Thoughts on Excellence Free E-Newsletter Series
Volume 19, Issue No. 8a
December 1, 2020
By Dan Coughlin
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Being effective as an individual is like putting together a set of very important pieces to complete a puzzle. Each piece is important on its own and needs to be nurtured and developed and connected to the other pieces. In this series on Personal Effectiveness, we will explore 12 topics. We begin with the importance of sustaining your focus on whatever topic you want to impact.
The Value of Paying Attention
In order to do well at anything we need to really pay attention.
That simple sentence has ramifications for today as well as this week, month, year, and decade.
There is so much involved in that one sentence:
- Getting better at the skill of paying attention in order to really focus on one important thing at a time.
- Deciding what to pay attention to.
- Deciding how long to pay attention to it.
- Deciding what nuances within it we want to give special attention to.
- Deciding what not to pay attention to.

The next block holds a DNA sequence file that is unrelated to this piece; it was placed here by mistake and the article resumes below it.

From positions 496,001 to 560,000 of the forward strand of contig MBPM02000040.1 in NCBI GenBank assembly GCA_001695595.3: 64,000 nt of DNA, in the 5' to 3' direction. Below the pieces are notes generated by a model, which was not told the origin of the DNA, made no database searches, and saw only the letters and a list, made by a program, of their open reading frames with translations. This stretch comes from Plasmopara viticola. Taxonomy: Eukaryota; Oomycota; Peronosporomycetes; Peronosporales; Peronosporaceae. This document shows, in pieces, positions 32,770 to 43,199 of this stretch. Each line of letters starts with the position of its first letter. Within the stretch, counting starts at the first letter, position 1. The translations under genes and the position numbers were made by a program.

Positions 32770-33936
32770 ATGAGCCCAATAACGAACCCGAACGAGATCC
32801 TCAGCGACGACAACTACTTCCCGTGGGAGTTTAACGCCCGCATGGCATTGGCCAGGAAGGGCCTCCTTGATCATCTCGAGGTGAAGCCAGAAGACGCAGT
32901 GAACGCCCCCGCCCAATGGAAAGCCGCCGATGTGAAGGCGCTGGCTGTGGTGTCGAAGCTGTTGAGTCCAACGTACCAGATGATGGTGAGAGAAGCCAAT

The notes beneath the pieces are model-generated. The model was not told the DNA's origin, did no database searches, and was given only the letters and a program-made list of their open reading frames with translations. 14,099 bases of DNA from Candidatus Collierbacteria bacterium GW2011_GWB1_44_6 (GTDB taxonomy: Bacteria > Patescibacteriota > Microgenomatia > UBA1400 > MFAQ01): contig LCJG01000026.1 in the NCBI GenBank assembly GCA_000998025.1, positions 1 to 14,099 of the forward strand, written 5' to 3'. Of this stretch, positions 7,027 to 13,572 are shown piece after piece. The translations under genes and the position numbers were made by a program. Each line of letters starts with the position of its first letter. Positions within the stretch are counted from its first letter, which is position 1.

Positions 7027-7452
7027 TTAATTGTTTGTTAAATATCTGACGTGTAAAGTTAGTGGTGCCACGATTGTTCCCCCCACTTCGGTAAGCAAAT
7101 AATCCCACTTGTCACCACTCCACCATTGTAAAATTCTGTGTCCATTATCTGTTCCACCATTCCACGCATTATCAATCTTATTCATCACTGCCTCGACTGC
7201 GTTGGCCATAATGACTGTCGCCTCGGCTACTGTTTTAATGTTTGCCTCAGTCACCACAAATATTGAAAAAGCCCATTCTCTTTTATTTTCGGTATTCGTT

However, no matter how complicated this topic becomes as we peel back the layers of the onion, it still comes down to this:
In order to do well at anything we need to really pay attention.
Practice Paying Attention
There are times in a given day when you really need to be able to focus. However, getting good at sustaining focus requires practice.
In a typical soccer game there about a dozen good shots on goal that have a chance of going in. That’s for both teams combined. The 20 field players touch the ball thousands of times in a game, but only a dozen of those touches result in good shots that might get past the two goalies.
To get ready to make a quality shot players will practice shooting hundreds and hundreds of times. When they practice they will do some things that never happen in a game like pointing their toes down, leaning over a ball that another player is holding on the ground, and striking the ball over and over without it going anywhere. Imagine practicing something hundreds of times that you might only do a few times in an actual game.
That’s the way it is with being able to pay attention during a work day. You will only be in a state of deep focus for a small part of the day, but you have to be ready to actually focus.
The practice of Mindfulness is a way to improve your skill at paying attention. This involves doing something that you won’t be doing during the work day, but it will help you sustain your focus in your work.